Lü Liuliang (Chinese: 呂留良; 1629–3 October 1683) was a Han Chinese poet and author from Tongxiang, Zhejiang province. He was born under the Ming dynasty but died under the Manchu Qing dynasty.

Portrait of Lü Liuliang

Career edit

In 1647 one of his nephews was executed for anti-Qing activity. Lü took active part in the anti-Manchu military movement that followed the fall of the Ming in 1644.[citation needed] After the failure of the Ming loyalist movement, he became a hermit and a physician. He refused to serve the new dynasty, despite frequent requests, because he argued that upholding the difference between Hua and barbarians was more important than respecting the righteous bond between minister and sovereign.[1]

Lü Liuliang wrote a famous anti-Qing poem. "The light breeze, however delicate, does not blow on me; the bright moon has never stopped casting its light on us." (清風雖細難吹我,明月何嘗不照人?) In this poem, the "light breeze" (qing feng 清風) contains the character for "Qing" (as in the dynasty), and "bright moon" (ming yue 明月) the character for "Ming". He also wrote many eight-legged essays.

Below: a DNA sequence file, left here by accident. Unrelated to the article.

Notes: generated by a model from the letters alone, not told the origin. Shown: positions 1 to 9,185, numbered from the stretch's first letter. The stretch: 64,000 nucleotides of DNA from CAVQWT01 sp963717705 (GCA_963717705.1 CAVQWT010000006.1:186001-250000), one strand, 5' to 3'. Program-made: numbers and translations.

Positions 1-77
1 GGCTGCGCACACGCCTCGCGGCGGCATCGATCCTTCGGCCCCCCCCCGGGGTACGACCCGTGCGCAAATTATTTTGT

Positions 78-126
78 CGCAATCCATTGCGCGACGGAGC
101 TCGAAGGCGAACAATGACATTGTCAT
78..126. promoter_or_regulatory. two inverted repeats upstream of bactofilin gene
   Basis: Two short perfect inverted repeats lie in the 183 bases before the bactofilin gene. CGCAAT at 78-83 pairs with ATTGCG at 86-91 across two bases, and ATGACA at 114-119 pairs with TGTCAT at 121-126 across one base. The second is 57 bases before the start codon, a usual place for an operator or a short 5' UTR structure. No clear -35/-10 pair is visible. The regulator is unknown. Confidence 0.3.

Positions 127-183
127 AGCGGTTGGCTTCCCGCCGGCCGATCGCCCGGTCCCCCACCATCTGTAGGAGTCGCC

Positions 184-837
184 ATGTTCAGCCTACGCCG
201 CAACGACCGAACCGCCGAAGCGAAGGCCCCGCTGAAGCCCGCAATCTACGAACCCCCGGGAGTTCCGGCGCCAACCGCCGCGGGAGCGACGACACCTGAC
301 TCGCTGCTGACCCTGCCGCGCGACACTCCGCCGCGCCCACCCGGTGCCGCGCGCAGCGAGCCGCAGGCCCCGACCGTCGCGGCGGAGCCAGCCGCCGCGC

Lü is also one of the most prominent cases in Chinese history of literary inquisition. After Lü's death, an official named Zeng Jing was inspired by his anti-Qing writing to attempt to overthrow the Yongzheng Emperor. As a result, in 1733, Lü's corpse and that of one of his sons were exhumed and mutilated, another son was executed, his grandsons were exiled and female relatives enslaved, and all of his writings were banned. Two of his followers were treated similarly.[2]

He is a character in Jin Yong's wuxia novel The Deer and the Cauldron.

Notes edit

  1. ^ Lydia Liu (2004), 84. Lü's original sentence was "Hua-Yi zhi fen da yu jun-chen zhi yi" 華夷之分,大於君臣之義.
  2. ^ Dillon, Michael (2013). China: A Cultural and Historical Dictionary. Routledge. p. 196. ISBN 9781136791413.

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